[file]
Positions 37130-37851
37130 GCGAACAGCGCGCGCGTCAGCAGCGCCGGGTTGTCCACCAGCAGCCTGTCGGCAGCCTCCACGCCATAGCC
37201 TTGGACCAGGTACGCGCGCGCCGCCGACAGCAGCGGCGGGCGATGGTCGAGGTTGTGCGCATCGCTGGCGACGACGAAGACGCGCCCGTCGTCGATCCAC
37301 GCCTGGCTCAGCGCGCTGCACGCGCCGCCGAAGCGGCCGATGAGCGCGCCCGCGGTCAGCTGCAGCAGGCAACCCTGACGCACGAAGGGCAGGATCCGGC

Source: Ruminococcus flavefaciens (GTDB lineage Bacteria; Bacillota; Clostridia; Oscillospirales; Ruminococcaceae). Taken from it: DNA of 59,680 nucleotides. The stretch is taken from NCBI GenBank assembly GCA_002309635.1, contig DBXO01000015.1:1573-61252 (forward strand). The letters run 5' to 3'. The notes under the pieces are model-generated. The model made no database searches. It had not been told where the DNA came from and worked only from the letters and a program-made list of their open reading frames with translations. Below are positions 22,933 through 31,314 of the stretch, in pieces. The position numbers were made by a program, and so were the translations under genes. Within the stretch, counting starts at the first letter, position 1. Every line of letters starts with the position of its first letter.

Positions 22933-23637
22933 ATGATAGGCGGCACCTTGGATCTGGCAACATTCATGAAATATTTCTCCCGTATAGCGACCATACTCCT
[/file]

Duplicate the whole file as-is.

Positions 37130-37851
37130 GCGAACAGCGCGCGCGTCAGCAGCGCCGGGTTGTCCACCAGCAGCCTGTCGGCAGCCTCCACGCCATAGCC
37201 TTGGACCAGGTACGCGCGCGCCGCCGACAGCAGCGGCGGGCGATGGTCGAGGTTGTGCGCATCGCTGGCGACGACGAAGACGCGCCCGTCGTCGATCCAC
37301 GCCTGGCTCAGCGCGCTGCACGCGCCGCCGAAGCGGCCGATGAGCGCGCCCGCGGTCAGCTGCAGCAGGCAACCCTGACGCACGAAGGGCAGGATCCGGC

Source: Ruminococcus flavefaciens (GTDB lineage Bacteria; Bacillota; Clostridia; Oscillospirales; Ruminococcaceae). Taken from it: DNA of 59,680 nucleotides. The stretch is taken from NCBI GenBank assembly GCA_002309635.1, contig DBXO01000015.1:1573-61252 (forward strand). The letters run 5' to 3'. The notes under the pieces are model-generated. The model made no database searches. It had not been told where the DNA came from and worked only from the letters and a program-made list of their open reading frames with translations. Below are positions 22,933 through 31,314 of the stretch, in pieces. The position numbers were made by a program, and so were the translations under genes. Within the stretch, counting starts at the first letter, position 1. Every line of letters starts with the position of its first letter.

Positions 22933-23637
22933 ATGATAGGCGGCACCTTGGATCTGGCAACATTCATGAAATATTTCTCCCGTATAGCGACCATACTCCT